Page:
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Crime and punishment are issues of central importance to society and by bringing academic rigour to their examination the UCD Institute of Criminology contributes to the achievement of national priorities. Read more
Crime and punishment are issues of central importance to society and by bringing academic rigour to their examination the UCD Institute of Criminology contributes to the achievement of national priorities. The Institute brings together leading academics from across UCD and is the only centre of its kind in Ireland. Its members have conducted major research projects on a wide range of topics in the field of criminology and criminal justice, including work on coercive confinement, prison violence and desistance from crime. The work of the Institute has been the focus of debates in parliament, legislative and policy initiatives and numerous reports in the media.

On completion of this programme, students will be able:
- To understand and think critically about the intersections between law, politics and social policy that come to the fore in the study of Criminology and Criminal Justice;
- To apply their knowledge and understanding of Criminology and Criminal Justice to real and hypothetical factual situations;
- To conduct independent research and write coherent, well-structured papers.

See the website http://www.ucd.ie/law/graduateprogrammes/msccriminologyandcriminaljustice/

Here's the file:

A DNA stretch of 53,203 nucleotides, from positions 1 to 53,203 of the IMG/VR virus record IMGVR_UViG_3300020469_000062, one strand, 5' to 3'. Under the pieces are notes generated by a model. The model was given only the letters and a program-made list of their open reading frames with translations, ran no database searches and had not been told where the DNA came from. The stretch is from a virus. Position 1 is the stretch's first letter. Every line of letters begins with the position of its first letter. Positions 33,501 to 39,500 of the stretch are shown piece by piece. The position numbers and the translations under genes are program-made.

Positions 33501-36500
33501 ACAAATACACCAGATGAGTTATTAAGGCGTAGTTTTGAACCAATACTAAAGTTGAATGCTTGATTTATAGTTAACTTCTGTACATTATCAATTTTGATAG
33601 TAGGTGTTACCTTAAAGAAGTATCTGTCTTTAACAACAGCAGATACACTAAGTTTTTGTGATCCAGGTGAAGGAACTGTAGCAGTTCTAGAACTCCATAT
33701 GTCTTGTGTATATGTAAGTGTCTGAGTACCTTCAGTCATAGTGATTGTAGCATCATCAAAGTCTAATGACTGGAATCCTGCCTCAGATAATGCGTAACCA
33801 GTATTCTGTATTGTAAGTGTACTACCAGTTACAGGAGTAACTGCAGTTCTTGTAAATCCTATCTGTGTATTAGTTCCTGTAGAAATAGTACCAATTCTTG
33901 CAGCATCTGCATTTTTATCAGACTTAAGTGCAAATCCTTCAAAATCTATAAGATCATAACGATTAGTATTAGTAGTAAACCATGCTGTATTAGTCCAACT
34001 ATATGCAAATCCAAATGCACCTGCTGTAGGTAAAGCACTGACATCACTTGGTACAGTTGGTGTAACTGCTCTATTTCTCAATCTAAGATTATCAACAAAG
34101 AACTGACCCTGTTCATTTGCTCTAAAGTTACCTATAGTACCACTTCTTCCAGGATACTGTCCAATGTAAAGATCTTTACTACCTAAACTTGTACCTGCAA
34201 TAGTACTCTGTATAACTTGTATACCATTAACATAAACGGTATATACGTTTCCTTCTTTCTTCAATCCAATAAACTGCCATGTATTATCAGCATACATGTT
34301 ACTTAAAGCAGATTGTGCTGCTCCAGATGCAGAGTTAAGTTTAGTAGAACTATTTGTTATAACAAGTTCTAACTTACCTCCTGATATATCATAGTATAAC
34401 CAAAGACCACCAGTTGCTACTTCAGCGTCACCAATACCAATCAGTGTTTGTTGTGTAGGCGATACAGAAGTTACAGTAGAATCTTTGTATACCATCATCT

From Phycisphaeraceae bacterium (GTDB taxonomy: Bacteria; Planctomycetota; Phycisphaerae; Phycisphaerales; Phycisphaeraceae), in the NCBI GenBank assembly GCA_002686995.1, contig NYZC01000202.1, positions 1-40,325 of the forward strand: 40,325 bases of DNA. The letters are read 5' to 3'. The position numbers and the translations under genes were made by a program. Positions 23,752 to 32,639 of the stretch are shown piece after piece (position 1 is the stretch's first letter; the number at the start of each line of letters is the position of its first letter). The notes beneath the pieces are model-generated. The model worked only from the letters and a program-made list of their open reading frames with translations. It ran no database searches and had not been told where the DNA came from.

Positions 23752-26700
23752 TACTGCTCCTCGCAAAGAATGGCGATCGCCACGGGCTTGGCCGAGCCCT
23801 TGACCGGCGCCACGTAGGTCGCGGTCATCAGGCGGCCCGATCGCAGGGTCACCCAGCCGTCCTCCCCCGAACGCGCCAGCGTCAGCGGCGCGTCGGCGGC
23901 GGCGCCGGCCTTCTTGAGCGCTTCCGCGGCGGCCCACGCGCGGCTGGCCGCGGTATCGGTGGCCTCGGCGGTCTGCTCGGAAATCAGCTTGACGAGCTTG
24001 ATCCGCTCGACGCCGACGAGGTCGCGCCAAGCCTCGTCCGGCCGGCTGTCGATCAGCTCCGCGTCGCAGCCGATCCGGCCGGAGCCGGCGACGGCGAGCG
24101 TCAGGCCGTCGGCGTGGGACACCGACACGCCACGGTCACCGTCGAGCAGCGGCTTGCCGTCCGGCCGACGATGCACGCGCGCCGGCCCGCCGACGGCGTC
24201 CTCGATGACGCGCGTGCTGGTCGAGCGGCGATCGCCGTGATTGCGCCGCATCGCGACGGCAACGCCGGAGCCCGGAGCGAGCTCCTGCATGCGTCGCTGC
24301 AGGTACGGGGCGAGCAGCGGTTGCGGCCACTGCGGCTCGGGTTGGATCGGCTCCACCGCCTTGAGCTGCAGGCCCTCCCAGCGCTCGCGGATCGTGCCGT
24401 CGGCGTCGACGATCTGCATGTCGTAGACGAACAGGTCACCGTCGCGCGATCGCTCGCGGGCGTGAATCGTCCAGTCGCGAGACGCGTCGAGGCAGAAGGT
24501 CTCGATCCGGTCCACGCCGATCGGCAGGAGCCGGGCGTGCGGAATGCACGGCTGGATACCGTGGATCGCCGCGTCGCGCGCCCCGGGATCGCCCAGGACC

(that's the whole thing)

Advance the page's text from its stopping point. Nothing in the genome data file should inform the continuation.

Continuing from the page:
Studying abroad

The School affords its students the opportunity to spend a semester abroad as part of the Comparative, International and European Law (CIEL) Graduate exchange programme with our partner Universities in Belgium, France, Germany, the Netherlands and Spain. Students participating in the programme will have their dissertations jointly supervised by staff in UCD and in the institution which
they are visiting. Successful completion of the semester abroad will lead to the award of a Certificate in Comparative, International and European Law.

Your future

A specialisation in criminology and criminal justice will be of interest to graduates who want to work in one of the criminal justice
agencies and to those working in prisons, probation, policing and the courts. This specialisation will equip you with a head start for a career in criminal law and the criminal justice system.

Features

The Institute of Criminology offers a wide range of modules for the Masters programmes. Modules of especial interest to those undertaking this programme include:

- Criminal Justice History considers the history of specific offences in a broad socio-political context. Offences examined will include the history of unlawful killing and the evolution of sexual offences alongside aspects of the criminal justice process.

- Advanced Criminological Theory explores key theories of crime both classic and recent, including biological, psychological and sociological explanations of criminal behaviour and their potential application in the Irish context.

- Crime and Punishment explores a number of central issues in criminal jurisprudence such as responsibility, culpability, harm and moral wrongdoing to deepen an understanding of the basis on which conduct is criminalised and criminal liability imposed.

- International and Transnational Crime focuses on the emergence of international criminal law has emerged as a distinct body of law responding to genocide, war crimes and crimes against humanity, before considering the impact of globalisation on crime.

Careers